Everyone from the grower to the consumer is jumping on the almond bandwagon these days. Prices are good. Growers are optimistic.
Acreage is up, and global marketing efforts so far seem to be working. That’s a good thing, considering the ’07 crop will likely be another barn burner.
“It wouldn’t surprise me in the least – or anyone else – if it’s the biggest crop we’ve ever had,” says Gary Osteen, independent PCA in Kern County.
“There are 4-5 year old trees that had to be tied earlier this spring to keep the trunks and branches from splitting because the crop was so heavy. We had good chilling hours over the winter, but the real kicker was the long, dry bloom period.”
The “subjective forecast” for the 2007 almond crop is 1.310 billion pounds, shelled basis, according to the National Agricultural Statistics Service. That’s up 18 percent from the 2006 crop of approximately 1.109 billion pounds to date.
“We still have new plantings going in,” says Marsha Venable, assistant manager, marketing services, with the Almond Board of California. “We now have 615,000 bearing acres. By 2010 we should have 680,000 or more bearing acres.”
The statistics almost beg the question, “How is the industry going to continue to move an ever-growing supply?”
The markets are there and they look strong, according to Venable. “The emerging markets are China, India and Korea,” she says.
Ample chilling hours and the relatively dry winter/spring set the scene for the current crop load and, so far, the crop seems to have escaped almost all concerns about early season disease pressure.
“There were a lot of trees that only had one fungicide application, and a lot more that didn’t even have one,” Osteen says.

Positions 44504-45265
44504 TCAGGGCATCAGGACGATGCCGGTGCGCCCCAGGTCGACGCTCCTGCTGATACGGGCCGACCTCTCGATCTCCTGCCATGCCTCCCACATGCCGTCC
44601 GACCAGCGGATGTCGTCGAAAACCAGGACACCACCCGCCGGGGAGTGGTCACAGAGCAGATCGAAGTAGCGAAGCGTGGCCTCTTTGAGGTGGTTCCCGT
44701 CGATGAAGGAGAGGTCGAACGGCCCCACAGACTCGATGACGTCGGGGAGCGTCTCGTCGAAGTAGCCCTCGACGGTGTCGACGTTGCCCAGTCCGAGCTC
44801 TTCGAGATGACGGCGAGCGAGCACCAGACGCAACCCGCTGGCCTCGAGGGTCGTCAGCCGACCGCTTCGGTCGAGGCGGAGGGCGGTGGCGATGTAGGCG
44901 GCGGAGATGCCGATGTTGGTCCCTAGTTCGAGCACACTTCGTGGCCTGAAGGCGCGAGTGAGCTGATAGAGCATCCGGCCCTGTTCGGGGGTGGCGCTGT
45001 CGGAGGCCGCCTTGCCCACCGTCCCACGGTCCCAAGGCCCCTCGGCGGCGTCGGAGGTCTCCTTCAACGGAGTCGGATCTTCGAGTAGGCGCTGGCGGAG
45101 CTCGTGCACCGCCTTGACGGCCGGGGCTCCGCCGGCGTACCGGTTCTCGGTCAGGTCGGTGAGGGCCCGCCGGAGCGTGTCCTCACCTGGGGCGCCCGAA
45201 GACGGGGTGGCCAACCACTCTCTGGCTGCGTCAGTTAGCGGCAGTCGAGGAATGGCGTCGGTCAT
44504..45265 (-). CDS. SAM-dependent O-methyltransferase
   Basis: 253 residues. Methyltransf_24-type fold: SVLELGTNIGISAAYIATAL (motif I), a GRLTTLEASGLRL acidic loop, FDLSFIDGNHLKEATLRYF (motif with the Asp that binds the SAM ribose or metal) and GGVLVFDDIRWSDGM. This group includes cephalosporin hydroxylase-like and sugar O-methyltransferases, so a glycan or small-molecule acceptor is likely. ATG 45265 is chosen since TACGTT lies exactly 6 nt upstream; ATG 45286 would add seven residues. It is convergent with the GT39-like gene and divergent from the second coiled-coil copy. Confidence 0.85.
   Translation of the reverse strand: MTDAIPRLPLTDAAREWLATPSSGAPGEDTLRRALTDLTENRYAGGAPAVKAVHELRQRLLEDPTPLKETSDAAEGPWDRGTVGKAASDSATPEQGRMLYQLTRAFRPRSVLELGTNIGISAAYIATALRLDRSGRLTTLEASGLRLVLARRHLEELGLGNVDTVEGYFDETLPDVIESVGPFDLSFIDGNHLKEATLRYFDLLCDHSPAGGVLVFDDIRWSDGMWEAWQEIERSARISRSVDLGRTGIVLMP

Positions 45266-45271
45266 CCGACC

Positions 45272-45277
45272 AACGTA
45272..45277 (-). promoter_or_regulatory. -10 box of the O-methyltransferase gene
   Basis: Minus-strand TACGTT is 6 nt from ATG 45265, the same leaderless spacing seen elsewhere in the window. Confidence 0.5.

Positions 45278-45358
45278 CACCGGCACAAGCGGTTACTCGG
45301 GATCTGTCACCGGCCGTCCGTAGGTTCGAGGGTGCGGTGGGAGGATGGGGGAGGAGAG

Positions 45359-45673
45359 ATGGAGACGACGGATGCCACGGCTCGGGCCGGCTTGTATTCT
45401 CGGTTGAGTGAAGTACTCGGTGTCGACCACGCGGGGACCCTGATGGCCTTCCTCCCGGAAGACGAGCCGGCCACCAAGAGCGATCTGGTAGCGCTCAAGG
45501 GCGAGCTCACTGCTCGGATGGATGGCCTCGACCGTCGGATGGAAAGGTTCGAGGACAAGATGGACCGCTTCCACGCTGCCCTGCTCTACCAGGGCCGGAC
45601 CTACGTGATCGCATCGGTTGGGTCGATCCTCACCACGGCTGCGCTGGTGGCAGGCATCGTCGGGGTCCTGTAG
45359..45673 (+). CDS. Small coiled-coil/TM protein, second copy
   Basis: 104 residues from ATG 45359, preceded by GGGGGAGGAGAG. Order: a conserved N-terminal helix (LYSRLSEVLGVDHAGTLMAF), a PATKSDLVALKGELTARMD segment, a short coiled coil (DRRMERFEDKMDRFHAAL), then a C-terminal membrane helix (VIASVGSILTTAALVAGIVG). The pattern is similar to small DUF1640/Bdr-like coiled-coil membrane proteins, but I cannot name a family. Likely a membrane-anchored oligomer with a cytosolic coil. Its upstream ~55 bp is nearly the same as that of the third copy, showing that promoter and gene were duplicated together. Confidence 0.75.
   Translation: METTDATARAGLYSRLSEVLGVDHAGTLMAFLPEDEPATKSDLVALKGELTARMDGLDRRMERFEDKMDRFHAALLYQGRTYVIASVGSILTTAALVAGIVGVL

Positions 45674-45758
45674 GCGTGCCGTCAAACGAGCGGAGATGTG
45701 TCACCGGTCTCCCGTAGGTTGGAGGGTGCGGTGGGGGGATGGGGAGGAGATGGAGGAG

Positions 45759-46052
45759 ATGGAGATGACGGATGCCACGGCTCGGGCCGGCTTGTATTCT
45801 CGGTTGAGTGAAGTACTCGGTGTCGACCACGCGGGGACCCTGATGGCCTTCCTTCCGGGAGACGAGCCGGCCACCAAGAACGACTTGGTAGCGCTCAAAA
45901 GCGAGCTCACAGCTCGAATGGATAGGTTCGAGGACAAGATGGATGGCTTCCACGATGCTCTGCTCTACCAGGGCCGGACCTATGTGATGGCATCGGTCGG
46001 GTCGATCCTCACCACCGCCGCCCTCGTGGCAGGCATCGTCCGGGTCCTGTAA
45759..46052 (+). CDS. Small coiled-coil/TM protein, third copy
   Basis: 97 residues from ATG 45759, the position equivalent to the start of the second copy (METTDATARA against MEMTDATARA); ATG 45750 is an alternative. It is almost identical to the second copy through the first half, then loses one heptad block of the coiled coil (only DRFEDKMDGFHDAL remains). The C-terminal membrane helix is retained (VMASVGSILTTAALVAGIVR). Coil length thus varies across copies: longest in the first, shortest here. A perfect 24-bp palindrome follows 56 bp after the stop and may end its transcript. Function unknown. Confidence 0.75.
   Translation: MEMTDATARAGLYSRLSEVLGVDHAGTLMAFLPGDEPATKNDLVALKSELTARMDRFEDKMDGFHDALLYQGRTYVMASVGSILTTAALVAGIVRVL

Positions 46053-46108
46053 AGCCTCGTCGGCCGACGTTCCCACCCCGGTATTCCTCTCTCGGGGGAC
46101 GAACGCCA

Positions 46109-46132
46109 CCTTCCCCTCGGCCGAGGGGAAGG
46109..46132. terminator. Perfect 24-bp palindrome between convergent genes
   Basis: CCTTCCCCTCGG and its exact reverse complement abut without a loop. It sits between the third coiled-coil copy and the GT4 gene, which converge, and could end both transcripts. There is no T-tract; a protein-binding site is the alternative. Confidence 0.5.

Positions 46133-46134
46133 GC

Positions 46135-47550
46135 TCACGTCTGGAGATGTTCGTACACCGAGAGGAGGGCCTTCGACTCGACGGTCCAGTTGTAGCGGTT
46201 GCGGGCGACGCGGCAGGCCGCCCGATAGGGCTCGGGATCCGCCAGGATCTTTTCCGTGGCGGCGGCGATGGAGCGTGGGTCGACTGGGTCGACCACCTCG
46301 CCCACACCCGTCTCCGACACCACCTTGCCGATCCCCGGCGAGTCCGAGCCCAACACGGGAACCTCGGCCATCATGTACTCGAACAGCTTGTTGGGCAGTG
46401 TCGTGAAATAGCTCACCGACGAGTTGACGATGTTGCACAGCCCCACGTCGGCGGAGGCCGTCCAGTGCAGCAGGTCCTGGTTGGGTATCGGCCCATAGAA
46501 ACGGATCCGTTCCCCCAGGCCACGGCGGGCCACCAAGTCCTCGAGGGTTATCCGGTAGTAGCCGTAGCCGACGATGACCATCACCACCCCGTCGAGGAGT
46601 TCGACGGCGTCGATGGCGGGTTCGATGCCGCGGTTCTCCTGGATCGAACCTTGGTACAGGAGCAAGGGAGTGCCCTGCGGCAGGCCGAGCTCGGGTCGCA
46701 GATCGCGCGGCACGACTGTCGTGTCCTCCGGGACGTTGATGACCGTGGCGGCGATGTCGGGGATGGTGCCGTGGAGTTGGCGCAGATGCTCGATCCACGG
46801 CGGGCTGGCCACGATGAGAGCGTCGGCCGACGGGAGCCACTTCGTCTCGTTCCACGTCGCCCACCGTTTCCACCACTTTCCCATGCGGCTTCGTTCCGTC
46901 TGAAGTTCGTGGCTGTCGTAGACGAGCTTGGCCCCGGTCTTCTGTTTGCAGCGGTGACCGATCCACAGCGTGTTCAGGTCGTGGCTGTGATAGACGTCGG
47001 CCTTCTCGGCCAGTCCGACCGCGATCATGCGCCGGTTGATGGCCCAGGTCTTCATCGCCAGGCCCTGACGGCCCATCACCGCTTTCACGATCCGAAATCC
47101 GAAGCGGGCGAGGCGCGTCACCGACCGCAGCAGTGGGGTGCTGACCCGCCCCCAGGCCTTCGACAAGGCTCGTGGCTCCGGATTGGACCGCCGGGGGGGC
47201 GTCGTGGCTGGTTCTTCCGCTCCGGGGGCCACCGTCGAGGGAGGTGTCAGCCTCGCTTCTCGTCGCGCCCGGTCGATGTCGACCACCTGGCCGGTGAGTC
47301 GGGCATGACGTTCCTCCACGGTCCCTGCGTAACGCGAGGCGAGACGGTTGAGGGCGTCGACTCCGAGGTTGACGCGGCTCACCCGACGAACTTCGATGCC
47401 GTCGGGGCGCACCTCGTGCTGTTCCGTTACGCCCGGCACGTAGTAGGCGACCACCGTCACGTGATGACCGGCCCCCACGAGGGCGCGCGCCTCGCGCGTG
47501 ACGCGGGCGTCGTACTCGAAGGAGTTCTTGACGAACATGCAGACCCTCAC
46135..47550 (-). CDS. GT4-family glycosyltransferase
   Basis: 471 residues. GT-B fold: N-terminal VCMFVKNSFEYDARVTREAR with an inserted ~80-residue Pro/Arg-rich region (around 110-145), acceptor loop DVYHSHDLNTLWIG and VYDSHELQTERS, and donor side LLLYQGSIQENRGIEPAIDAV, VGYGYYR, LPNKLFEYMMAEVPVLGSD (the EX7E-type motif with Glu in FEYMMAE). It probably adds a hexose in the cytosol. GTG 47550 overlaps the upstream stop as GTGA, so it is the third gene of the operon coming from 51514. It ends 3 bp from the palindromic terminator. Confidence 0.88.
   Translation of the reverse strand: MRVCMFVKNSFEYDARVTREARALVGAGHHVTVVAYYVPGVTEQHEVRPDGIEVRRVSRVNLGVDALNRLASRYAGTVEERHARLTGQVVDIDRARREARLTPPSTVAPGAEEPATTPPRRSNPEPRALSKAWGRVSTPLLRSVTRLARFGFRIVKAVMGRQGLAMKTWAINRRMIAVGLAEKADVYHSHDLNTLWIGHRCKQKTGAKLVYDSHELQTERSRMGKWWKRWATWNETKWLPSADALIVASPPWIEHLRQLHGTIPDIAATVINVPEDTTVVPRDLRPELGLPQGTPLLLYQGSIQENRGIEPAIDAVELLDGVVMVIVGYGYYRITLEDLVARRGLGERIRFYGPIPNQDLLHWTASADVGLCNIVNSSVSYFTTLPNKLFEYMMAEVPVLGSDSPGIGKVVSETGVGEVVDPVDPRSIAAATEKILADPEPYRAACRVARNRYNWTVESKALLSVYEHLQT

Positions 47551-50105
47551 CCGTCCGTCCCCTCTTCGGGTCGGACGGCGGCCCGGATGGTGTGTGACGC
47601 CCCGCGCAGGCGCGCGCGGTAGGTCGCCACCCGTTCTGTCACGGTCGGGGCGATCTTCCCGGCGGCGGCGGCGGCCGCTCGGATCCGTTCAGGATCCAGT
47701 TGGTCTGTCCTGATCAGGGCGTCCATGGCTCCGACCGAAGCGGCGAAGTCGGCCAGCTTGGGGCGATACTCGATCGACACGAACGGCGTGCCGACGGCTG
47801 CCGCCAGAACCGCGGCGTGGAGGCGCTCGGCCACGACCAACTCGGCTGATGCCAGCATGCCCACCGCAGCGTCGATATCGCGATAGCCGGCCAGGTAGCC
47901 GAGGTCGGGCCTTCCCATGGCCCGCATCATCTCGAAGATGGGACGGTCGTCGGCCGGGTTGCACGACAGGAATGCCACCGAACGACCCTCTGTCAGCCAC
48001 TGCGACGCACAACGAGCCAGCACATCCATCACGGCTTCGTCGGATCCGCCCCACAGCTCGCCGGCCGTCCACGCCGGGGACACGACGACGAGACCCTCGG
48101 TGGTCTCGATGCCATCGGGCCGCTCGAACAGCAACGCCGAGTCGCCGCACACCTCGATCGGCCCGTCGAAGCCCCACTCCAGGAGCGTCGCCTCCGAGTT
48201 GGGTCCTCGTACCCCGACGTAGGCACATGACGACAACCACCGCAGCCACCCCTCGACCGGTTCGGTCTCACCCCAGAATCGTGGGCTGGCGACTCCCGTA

In spite of the hullabaloo about the bee situation in the Valley, even that didn’t have an appreciable effect on pollination and set.
“If you looked at the hives earlier this spring, they didn’t seem that strong – but again, the long, dry pollination season and perfect temperatures seem to have counteracted whatever problems the hives might have been having,” Osteen says.”
Overall pest pressure remains relatively light thus far, at least in Kern County.
“Mites haven’t been a big problem in my area, except for a few cases on the west side of Kern County,” Osteen says. “Last year, the leaf-footed plant bug was scaring everyone, but we haven’t seen it yet this year.”
However, the situation could bear watching as the season progresses, he says. “We didn’t have any foggy weather this year in Kern or Tulare counties, so we have a lot more mummies on the trees, which could lead to problems with navel orangeworm in the fall. We’ve just finished spraying for peach twig borer, which helps with navel orangeworm. We’ll treat for it again at hull split, but we hardly ever get better than 50 percent control, so I’m warning my growers it could be a problem.”